And whenever anyone left the inner bubble for whatever reason, they were required to quarantine and be constantly tested before they were allowed back in. Tips about anyone violating the league’s health and safety protocols could be left anonymously on what the players came to call the “snitch” hotline. The league’s security team then investigated.

“The NBA has left no stone unturned,” Jeff Weltman, the Magic’s president of basketball operations, said at the time. “It’s unbelievable the amount of caution and the layers of safety they have taken to make this work.”

The result: By the time the Lakers beat the Miami Heat in Game 6 of the NBA Finals to win the championship, 22 teams had come and gone over a span of three-plus months in the NBA bubble — and not a single player tested positive for the virus.

“It was a miracle,” Martins says. “It was historic. I think it was a great case study that if you wear your mask, if you keep your distance, if you practice all of the hygiene protocols and keep those who are infected away, then you could have a somewhat normal life and business. I believe the NBA helped drive that point home to the public.”

Even though other sports leagues didn’t return to play within a completely self-contained bubble, the NBA set the ultimate example for health and safety. And as other sports leagues began to return with their own partial bubbles, it gave millions and millions of Americans something exciting and fun to watch during those dreadful dog days of the pandemic.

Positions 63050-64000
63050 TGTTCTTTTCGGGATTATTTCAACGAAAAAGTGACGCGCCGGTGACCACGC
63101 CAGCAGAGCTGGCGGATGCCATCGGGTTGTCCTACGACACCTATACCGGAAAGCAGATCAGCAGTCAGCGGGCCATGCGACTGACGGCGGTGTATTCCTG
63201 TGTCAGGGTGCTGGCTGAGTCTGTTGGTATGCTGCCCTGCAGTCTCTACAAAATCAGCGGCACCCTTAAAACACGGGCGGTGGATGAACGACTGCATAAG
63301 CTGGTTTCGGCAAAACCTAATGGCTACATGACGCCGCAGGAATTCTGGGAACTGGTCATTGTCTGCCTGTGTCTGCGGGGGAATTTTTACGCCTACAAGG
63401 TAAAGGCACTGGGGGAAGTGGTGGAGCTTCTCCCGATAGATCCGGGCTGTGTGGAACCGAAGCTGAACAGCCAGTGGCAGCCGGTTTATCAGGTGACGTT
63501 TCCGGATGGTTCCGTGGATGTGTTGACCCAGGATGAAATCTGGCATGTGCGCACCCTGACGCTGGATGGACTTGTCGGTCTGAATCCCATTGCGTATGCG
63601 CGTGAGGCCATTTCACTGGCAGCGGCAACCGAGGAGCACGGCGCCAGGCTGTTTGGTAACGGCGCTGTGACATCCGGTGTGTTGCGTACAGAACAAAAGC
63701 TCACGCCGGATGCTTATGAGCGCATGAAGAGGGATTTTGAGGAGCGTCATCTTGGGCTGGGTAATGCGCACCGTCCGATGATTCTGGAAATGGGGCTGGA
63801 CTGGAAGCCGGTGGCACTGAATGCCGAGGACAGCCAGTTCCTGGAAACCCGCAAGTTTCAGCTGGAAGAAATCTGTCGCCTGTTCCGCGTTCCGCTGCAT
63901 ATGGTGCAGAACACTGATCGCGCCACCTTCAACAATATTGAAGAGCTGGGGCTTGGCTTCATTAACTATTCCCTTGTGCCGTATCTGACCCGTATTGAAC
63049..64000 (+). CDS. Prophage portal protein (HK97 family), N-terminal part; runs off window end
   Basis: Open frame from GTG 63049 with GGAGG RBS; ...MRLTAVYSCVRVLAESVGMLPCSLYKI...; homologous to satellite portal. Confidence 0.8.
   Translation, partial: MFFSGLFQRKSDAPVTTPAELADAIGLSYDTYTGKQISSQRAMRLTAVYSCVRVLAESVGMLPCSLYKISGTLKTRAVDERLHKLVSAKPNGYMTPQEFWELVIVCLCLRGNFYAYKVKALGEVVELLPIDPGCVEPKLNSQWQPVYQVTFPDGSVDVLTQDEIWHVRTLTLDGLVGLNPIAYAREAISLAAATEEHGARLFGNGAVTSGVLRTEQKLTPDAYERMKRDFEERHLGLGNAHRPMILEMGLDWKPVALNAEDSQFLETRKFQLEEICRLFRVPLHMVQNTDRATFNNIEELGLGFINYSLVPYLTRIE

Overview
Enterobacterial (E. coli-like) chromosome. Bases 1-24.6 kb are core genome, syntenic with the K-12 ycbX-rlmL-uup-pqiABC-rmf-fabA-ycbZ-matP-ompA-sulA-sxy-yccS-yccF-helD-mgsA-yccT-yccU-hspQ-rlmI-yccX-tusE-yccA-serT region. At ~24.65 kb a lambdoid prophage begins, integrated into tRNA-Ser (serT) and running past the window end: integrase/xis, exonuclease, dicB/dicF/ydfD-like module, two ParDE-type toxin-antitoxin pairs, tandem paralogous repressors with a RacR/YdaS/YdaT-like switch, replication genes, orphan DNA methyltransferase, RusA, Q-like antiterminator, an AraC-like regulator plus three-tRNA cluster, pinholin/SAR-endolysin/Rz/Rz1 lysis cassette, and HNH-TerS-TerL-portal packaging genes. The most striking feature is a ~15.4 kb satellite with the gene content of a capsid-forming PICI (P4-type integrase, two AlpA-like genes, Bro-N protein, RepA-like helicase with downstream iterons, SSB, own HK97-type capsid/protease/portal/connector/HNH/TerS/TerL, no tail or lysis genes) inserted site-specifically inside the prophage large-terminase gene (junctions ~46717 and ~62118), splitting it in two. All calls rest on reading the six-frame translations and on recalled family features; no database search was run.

Who will ever forget before live sports returned when fans were watching, talking about and debating “The Last Dance” — ESPN’s 10-part documentary on Michael Jordan’s final championship season with the Chicago Bulls — as if were happening in real time.

“I remember how cathartic that Michael Jordan documentary was,” Florida Gators athletics director Scott Stricklin recalls now. “Not only did we have something to watch, but there was the social-media aspect of it where people would connect with others while they were watching it. I think it showed how important sports are in our society and how much we missed them.”

We would be remiss today if we didn’t thank those college administrators, such as Stricklin and so many others, who figured out a way to bring back college football despite the nattering nabobs of negativity who railed against the sport’s return.

“It was dicey on whether we should play,” remembers new UCF athletics director Terry Mohajir, who was then the AD at Arkansas State. “The national narrative and some of those in the national media were piling on and essentially saying, ‘How can you let your teams play football? You’re going to kill your players.’ It was brutal.”

Guess what? College football played a season – albeit one filled with disruptions and distractions - and nobody died.

A mega-monumental thank you should go out to SEC Commissioner Greg Sankey for not bending to the national narrative when other leagues (see Big Ten and Pac-12) were wavering and waffling and cancelling and then un-cancelling their seasons. Sankey’s response was quite simple. The SEC would move forward with a conference-only season until further notice. As Sankey tweeted back in July: “The best advice I’ve received since COVID-19: ‘Be patient. Take time when making decisions. This is all new & you’ll gain better information each day.’ … Can we play? I don’t know. We haven’t stopped trying.”